Last September, a letter from Pope Francis was leaked to the media in which he endorsed the Argentinian bishops’ interpretation of his encyclical Amoris Laetitia. The bishops had said that in certain circumstances it might be possible for divorced and remarried individuals to “have access to the Eucharist.”
They made it clear that this meant receiving communion.
Pope Francis affirmed their reading, saying that the bishops had captured the full meaning of his encyclical and “there was no other interpretation.”
Defenders of the pope said it was a personal letter, and it should not be taken as definitive teaching. Now the official newspaper of the Vatican has published the pastoral letter of Archbishop Charles Scicluna of Malta which also opens the way for divorced and remarried Catholics to “participate in the sacraments of reconciliation and Eucharist.”
At the same time, the Holy Father has still declined to answer a request for clarity on this matter from four cardinals. Are ordinary priests and people wrong to be confused and wonder why such ambiguities continue to persist?
While L’Osservatore Romano has published the guidelines of the Bishops of Malta, one wonders why this particular bishops’ pastoral letter was chosen for publication and not one of many others that have been written.
I do not have the information at hand, but one may ask, were the Archbishop of Philadelphia’s pastoral guidelines on Amoris Laetitia published by the Vatican newspaper? Archbishop Charles Chaput’s guidelines can be read here.
Did the Vatican newspaper publish the letter by Bishop Philip Egan of Portsmouth in England? Both Philadelphia and the Diocese of Portsmouth are many times larger than Malta.
Was the Maltese bishops’ letter chosen for its particular theological acumen? Was it chosen because there was something in the letter which promoted it to universal attention in the church despite the small size of the flock in Malta? Is there something about Maltese bishops or Maltese Catholics which makes that diocese’s pastoral guidelines more important than others?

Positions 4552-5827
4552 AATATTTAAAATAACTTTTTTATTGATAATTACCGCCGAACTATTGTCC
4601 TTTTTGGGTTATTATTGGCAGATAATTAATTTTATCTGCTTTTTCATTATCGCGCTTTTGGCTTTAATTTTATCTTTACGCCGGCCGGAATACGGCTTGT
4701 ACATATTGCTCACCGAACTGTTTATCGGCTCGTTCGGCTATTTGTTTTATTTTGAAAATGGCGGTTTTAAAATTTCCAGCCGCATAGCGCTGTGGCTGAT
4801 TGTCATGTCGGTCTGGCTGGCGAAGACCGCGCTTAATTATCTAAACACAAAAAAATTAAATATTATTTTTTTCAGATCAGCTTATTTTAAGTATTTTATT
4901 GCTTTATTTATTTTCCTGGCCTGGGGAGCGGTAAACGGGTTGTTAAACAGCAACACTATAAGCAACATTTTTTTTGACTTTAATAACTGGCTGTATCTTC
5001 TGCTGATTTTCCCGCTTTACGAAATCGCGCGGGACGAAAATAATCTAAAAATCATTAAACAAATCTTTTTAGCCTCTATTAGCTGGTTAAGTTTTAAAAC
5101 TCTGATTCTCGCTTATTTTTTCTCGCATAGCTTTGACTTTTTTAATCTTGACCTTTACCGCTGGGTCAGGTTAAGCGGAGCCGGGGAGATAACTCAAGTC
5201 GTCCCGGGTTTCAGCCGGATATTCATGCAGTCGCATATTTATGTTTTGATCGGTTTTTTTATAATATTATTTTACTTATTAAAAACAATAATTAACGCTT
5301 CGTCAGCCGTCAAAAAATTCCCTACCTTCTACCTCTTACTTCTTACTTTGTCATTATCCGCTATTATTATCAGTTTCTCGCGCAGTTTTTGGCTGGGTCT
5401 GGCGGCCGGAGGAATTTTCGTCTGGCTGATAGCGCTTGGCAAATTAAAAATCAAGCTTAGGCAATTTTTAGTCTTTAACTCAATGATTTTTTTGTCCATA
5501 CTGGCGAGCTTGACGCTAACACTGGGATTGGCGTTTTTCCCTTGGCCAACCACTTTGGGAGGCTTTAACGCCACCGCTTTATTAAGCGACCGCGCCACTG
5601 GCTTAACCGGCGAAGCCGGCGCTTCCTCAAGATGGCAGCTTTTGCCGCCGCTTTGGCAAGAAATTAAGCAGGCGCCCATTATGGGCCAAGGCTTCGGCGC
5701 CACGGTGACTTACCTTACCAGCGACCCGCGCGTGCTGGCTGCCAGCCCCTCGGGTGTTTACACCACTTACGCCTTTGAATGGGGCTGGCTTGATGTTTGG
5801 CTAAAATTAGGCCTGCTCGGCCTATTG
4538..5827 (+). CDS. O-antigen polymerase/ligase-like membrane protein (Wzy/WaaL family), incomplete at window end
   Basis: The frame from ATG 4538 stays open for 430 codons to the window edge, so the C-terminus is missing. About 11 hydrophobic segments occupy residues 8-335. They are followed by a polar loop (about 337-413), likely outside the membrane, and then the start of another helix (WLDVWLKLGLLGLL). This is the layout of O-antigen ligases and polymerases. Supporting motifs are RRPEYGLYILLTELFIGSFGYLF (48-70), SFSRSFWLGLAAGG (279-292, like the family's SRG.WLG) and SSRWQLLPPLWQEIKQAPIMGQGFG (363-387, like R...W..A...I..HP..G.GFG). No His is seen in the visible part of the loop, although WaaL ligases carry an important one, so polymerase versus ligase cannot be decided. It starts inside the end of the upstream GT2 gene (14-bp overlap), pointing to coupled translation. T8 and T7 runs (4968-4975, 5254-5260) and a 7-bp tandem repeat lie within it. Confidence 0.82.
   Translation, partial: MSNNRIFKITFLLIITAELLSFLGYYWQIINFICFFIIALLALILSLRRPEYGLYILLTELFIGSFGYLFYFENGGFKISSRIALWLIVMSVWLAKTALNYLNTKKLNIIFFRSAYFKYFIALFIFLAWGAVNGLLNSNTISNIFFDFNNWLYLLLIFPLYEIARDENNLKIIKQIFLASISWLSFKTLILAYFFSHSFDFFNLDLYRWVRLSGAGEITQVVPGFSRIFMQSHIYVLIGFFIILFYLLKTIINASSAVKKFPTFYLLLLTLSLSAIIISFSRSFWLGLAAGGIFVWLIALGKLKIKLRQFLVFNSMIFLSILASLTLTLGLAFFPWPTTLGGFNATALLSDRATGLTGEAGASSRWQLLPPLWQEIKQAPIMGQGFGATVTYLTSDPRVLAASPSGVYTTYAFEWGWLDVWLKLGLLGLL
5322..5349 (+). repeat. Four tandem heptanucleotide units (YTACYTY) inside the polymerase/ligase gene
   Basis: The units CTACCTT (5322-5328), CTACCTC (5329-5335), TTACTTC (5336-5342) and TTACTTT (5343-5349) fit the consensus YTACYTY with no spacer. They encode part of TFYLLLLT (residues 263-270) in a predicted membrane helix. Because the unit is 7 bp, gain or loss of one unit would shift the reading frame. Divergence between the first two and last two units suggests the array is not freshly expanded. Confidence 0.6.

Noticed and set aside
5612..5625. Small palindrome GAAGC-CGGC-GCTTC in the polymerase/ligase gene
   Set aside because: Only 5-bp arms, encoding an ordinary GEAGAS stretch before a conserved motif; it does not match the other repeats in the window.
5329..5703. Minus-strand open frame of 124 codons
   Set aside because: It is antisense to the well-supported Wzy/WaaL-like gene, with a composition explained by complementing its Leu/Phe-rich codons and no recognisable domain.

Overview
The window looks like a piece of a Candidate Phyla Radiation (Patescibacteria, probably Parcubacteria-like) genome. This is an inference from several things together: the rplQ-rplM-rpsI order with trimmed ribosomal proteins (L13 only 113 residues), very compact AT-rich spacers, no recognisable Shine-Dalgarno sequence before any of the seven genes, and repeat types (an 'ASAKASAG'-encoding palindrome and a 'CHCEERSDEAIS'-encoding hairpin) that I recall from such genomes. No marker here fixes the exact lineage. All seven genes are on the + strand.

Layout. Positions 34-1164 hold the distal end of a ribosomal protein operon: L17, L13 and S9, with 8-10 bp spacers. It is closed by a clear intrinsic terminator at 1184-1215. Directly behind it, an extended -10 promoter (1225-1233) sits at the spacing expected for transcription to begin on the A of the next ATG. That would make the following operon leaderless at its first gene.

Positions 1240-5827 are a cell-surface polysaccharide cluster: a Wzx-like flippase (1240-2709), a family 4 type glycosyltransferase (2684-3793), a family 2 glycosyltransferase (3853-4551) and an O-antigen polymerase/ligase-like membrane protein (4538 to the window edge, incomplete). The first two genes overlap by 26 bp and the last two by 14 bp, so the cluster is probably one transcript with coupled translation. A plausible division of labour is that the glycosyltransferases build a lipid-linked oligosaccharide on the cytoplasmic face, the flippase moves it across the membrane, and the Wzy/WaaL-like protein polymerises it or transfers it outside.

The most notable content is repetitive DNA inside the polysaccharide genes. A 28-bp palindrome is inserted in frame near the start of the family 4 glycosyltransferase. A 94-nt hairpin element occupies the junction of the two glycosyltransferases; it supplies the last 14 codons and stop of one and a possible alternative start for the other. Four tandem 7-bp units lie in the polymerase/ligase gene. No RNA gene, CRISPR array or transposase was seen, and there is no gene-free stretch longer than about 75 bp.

Is it wrong to pose these questions?
L’Osservatore Romano is the official paper of the Vatican. It is difficult not to draw the conclusion that Scicluna’s letter was published because it conforms with the desired direction of those who wish to promote a more progressive reading of the pope’s encyclical. If so, then it is also difficult to avoid the conclusion that someone, somewhere in the Vatican is promoting change by stealth.
If this is so, it should stop.
Catholics have a right to expect clarity in teaching from their pastors. They also have a right to expect charity in pastoral care. To uphold the timeless teachings of Christ and his church on the matter of marital and Eucharistic discipline does not necessarily lead to a harsh, judgmental and rigid attitude.
Good pastors know how to uphold the sanctity of marriage while still dealing gently and kindly with those who have not succeeded. The guidelines of Chaput and Egan are models of how this can be accomplished.
Yes, it is difficult to be a Catholic, and a good pastor will do everything he can to help the members of his flock.
However, it is also part of the gospel that one must take up the cross and follow Christ. It is also part of the gospel that the way to salvation is narrow and few there be who find it. It is also part of the gospel that the way to destruction is a broad, downward slope. Mercy is necessary, but so is discipline.
Jesus said to the woman taken in adultery, “Neither do I condemn you.” Then he said, “Go and sin no more.”
The main problem with the “change by stealth” approach has already become apparent. Because Amoris Laetitia remains ambiguous, different bishops will issue contradictory guidelines. Their attempts to clarify the pope’s teaching will therefore only cause more confusion and contradiction.
Worst of all, the priests and people will find themselves picking and choosing which pastoral guidelines they prefer. “Shall I listen to Chaput or Scicluna?”
In Catholicism, everything is connected. Therefore the continued ambiguity over Amoris Laetitia will eventually undermine the principles of authority in the Catholic Church. Before long the question will not be about the pastoral care of divorced and remarried people, but about the teaching authority of the pope, and that question will unfortunately be not only papal, but personal.
The ultimate question will be, “Does the pope, the successor of Peter, believe he has the authority to define and defend church teaching or not?”